Sorry, Patrick Rothfuss fans: The long-awaited TV adaptation of the Kingkiller Chronicle isn’t going to be here anytime soon. Speaking to Entertainment Weekly, executive producer Lin-Manuel Miranda described the series as “still a code that’s waiting to be cracked.”
The series has been in development for years now: in 2015, Lionsgate won a bidding war for the rights to adapt Rothfuss’s work into a TV series, a movie, and a video game. In 2016, Miranda joined the TV project as creative producer. In 2017, Showtime had the show in development, but the network released the rights last fall.
At the time, sources told the Hollywood Reporter that Apple had been sent the series’ scripts (by Leverage creator and eventual Kingkiller showrunner John Rogers), but nothing seems to have come of that. The series has been shopped around since then, according to the EW piece.
Miranda explained to EW that his work on the TV adaptation His Dark Materials has given him “new perspective” on the adaptation. “It is an incredible world worth exploring, but it hasn’t been cracked yet.”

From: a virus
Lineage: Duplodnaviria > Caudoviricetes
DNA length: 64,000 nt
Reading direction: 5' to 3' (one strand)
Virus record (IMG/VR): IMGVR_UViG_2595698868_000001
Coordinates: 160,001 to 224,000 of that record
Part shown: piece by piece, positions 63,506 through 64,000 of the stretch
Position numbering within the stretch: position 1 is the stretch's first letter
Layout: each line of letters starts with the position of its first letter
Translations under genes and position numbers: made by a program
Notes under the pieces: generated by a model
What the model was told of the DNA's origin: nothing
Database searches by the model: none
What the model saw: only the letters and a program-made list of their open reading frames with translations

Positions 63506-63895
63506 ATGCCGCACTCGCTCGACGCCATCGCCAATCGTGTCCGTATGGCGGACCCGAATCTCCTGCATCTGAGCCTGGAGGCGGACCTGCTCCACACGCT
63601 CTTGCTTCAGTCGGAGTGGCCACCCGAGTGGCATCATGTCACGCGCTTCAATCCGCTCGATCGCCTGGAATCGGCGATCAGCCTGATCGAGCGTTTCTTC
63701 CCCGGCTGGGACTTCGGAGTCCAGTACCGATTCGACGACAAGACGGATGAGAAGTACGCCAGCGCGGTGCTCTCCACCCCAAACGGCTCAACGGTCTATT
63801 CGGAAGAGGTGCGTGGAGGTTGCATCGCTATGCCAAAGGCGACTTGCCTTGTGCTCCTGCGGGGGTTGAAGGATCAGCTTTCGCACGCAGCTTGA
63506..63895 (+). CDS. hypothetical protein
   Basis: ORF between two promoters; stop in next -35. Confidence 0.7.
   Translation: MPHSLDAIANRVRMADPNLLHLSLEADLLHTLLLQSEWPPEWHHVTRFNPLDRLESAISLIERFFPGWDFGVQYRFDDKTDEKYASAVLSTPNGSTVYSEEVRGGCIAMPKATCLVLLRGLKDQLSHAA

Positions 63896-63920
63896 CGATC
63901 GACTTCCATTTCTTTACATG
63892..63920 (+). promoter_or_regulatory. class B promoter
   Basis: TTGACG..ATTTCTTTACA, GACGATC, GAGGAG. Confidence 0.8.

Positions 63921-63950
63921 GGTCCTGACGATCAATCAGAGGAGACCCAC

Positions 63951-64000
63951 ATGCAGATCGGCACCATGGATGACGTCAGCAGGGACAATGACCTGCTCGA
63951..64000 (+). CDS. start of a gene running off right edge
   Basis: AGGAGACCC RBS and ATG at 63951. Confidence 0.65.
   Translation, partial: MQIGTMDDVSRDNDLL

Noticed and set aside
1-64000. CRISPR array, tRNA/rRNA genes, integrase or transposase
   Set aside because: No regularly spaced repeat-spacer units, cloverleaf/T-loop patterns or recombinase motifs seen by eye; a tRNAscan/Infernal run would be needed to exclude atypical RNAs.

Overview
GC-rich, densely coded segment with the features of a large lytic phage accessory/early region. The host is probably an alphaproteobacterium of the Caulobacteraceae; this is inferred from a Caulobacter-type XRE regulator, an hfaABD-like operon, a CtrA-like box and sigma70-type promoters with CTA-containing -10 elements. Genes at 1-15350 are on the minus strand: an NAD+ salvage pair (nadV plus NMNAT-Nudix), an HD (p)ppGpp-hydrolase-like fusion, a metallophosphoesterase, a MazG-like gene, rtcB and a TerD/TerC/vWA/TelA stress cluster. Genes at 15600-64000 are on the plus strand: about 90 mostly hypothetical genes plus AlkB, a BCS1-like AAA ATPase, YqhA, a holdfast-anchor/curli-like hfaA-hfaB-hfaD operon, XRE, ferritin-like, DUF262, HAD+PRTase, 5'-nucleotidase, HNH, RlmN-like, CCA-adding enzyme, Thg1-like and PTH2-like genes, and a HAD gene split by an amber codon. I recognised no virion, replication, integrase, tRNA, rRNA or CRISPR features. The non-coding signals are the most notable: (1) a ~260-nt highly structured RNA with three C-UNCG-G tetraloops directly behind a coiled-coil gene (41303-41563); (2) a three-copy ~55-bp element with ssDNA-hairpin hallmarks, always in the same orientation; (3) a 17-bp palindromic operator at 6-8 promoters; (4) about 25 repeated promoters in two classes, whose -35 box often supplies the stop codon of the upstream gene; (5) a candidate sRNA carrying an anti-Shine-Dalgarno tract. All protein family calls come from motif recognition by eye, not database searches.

And if last year’s hot mess of a Game of Thrones finale taught us anything, it’s that adapting an epic and unfinished fantasy series is likely to come with no small share of difficulties. It’s been nine years since the release of book two in the Kingkiller Chronicle, The Wise Man’s Fear, and Rothfuss has only given the tiniest of updates in recent years, as when he said last year that things were “moving forward” with book three, The Doors of Stone.
But Rothfuss’s editor, DAW Books president and publisher Betsy Wollheim, seems less optimistic. In July, Wollheim wrote in a Facebook thread, “I don’t think he’s written anything for six years.” Newsweek reported on the discussion, which was a rare instance of an editor publicly criticizing a high-profile (if low-output) and beloved author.
Should Miranda crack the adaptation, The Kingkiller Chronicle would join a potentially crowded field of epic fantasy television, including series currently in active production such as (::deep breath::) Amazon’s The Wheel of Time, Amazon’s Lord of the Rings adaptation, HBO’s Game of Thrones spin-off House of the Dragon, as well as Netflix’s ongoing bard-heavy valley o’ plenty The Witcher.